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Plan B – ill Manors LP

The Basics
 
The soundtrack to his directorial debut of the same name, ill Manors sees Ben Drew abandon the radio-friendly soul-pop that put 2010’s The Defamation of Strickland Banks in your parents’ in-car CD players. Rather, his latest LP sees a return to Plan B the rapper, with the aim of striking out at the current political regime and providing an outlet for his loud voice of protest – it’s unlikely to find its way into a hatchback on a family outing.
 
The Verdict
 
For the most part, the album consists of angst-laden narratives aided by relevant sound-bites from the film. This is most effective in the harrowing John Cooper Clarke featuring ‘Pity the Plight’, in which a melancholic piano track is at one point interrupted by the sound of a brutal stabbing scene, with no holding back on the screams, tears and blood. As you’ll have figured then, it’s not for the faint hearted – the theme of the album is woven together by lyrics mainly depicting drug-induced destruction, whilst frequently becoming an aggressive assault on the middle-classes that Drew perceives to be ignorant towards the plight of those in desperate situations.
 
The forceful and antagonistic chorus of “Oi! What you looking at you little rich boy?” on the title track sees Drew establishing his political stance early on; there’s frequent government baiting as he looks to deliver on his promise to be the first protest singer of the 21st Century (his words) so, as you’d expect, there are plenty of disdaining references to David Cameron and a few derisive deliveries of the term Broken Britain thrown in for good measure. While the aggression in Drew's delivery helps get his point across, in amongst the orgy of political punches being thrown there is some impressive and original musicianship on display. Lost My Way blends danceability and melancholia to suggest a soul song lost in a haunted building. Playing With Fire (ft. Labrinth) is the most tender track on the album; the use of an acoustic guitar almost sending it into singer/songwriter territory – even if the chorus does sound like it was stuck on in-between fag breaks.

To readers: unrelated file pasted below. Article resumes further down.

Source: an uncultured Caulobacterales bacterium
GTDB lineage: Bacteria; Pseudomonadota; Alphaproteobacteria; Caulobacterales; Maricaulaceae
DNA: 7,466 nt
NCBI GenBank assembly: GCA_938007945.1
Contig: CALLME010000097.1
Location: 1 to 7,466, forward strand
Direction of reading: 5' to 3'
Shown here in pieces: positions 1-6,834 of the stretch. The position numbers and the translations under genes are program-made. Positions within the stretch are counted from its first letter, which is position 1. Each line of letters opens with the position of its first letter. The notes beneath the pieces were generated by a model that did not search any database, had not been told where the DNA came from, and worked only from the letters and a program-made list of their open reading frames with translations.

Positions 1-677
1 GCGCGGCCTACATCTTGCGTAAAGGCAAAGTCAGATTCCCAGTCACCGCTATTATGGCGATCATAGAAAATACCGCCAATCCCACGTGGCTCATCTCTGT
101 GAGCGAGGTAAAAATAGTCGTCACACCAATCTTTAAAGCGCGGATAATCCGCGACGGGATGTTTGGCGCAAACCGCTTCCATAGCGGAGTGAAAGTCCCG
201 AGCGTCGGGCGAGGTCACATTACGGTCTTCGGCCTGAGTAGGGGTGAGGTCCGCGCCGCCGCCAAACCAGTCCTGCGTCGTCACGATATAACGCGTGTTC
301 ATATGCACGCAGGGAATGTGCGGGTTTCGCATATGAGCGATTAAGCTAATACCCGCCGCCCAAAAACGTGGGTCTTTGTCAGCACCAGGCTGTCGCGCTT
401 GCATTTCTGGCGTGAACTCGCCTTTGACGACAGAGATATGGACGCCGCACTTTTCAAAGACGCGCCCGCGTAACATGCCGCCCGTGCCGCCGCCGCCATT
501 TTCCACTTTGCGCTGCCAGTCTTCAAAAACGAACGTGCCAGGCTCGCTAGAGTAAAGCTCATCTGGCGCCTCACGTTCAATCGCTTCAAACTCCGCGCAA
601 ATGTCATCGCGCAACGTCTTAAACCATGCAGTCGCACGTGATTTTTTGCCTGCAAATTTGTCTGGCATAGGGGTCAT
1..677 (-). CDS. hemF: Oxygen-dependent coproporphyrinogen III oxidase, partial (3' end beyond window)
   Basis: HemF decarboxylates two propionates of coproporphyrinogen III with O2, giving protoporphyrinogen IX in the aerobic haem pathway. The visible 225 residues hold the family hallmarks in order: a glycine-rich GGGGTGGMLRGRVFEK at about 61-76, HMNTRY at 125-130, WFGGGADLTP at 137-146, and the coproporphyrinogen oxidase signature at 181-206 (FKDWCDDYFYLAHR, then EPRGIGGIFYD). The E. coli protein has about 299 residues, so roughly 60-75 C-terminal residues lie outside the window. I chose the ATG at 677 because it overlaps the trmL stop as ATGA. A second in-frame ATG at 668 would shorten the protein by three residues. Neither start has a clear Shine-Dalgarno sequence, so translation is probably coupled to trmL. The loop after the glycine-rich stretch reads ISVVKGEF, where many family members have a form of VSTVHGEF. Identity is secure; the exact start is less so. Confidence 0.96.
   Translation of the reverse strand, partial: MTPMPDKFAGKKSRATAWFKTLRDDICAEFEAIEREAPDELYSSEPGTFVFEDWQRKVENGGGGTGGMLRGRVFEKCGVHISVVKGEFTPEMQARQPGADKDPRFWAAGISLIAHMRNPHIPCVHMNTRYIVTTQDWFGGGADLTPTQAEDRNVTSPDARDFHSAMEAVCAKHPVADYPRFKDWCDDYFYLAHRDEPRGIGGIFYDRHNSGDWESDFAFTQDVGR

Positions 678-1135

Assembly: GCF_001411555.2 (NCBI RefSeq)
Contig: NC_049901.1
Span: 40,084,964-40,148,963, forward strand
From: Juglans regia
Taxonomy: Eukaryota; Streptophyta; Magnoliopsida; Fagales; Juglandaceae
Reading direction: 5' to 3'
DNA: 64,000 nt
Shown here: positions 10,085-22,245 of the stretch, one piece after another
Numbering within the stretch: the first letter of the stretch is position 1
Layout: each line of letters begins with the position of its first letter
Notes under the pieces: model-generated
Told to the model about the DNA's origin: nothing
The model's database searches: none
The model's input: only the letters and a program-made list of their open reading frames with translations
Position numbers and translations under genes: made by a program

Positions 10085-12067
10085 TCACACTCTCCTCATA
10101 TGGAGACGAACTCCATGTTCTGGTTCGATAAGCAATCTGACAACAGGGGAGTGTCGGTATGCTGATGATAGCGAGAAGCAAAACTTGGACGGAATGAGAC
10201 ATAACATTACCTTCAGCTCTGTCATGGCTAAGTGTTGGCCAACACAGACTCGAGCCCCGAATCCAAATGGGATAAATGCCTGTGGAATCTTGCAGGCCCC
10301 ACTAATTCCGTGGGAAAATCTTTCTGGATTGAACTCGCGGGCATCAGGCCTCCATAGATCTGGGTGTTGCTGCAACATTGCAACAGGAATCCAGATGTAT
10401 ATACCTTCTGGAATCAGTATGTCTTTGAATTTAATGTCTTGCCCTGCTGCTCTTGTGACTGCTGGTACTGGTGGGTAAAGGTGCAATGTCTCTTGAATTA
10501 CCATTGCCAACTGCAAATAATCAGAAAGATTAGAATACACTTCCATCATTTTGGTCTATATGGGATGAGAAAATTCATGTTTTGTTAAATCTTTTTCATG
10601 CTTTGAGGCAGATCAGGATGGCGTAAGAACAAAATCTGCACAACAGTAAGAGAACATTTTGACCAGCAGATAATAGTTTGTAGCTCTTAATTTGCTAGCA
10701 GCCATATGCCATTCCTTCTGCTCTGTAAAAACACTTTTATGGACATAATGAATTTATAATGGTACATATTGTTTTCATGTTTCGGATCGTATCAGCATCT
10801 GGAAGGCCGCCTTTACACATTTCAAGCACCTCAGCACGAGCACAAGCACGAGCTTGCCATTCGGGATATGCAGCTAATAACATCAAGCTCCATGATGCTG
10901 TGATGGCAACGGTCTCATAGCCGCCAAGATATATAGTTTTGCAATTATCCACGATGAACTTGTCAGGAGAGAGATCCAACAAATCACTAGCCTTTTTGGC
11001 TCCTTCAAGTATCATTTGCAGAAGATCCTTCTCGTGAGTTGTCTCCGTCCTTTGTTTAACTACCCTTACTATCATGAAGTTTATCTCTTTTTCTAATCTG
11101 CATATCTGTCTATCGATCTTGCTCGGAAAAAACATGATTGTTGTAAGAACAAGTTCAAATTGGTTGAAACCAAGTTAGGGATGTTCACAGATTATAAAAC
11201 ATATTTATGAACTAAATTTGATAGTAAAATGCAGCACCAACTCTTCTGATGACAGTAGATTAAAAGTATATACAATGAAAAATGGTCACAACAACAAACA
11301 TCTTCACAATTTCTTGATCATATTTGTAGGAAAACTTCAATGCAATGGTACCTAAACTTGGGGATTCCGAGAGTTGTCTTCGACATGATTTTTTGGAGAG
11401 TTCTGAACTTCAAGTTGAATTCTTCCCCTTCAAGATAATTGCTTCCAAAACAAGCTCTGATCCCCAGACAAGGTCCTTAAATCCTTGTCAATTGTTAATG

The main problem for an aspiring social-commentator/working-class hero like Drew is that he’s written a political record that rarely has anything new to say. He plays all of his cards in the aforementioned title track; an intelligent, witty and genuinely interesting take on the way youth is portrayed in our country’s tabloids. But the problem is he rarely sounds as relevant over the course of the remaining 11 tracks. Often he appears to just be regurgitating the kind of insight you'd more normally see in BBC3 documentaries over the last couple of years. While there's no doubting he does care about the plight of those he writes about, Drew’s ‘boy from the estate’ patter becomes tiresome pretty quickly, often seeing him just making excuses for his target market (blame the coalition, blame the parents, just don’t blame the kids!) rather than proposing solutions. Essentially, he frequently bottles it, and as a result his lyrics often lack substance.
 
After the sixth or seventh newsflash about how bad drugs are it all starts to ring a little hollow and you start to wonder whether, rather than seeking to speak out for a nation of disenchanted youths, Drew is merely seeking to capture their mood for his own personal gain. Yes, it is a positive thing that someone is at least trying to revive the protest song in the 21st Century, but Ill Manors has the faint but definite stench of opportunism.
 
6/10
 
Words by Lewis Parker




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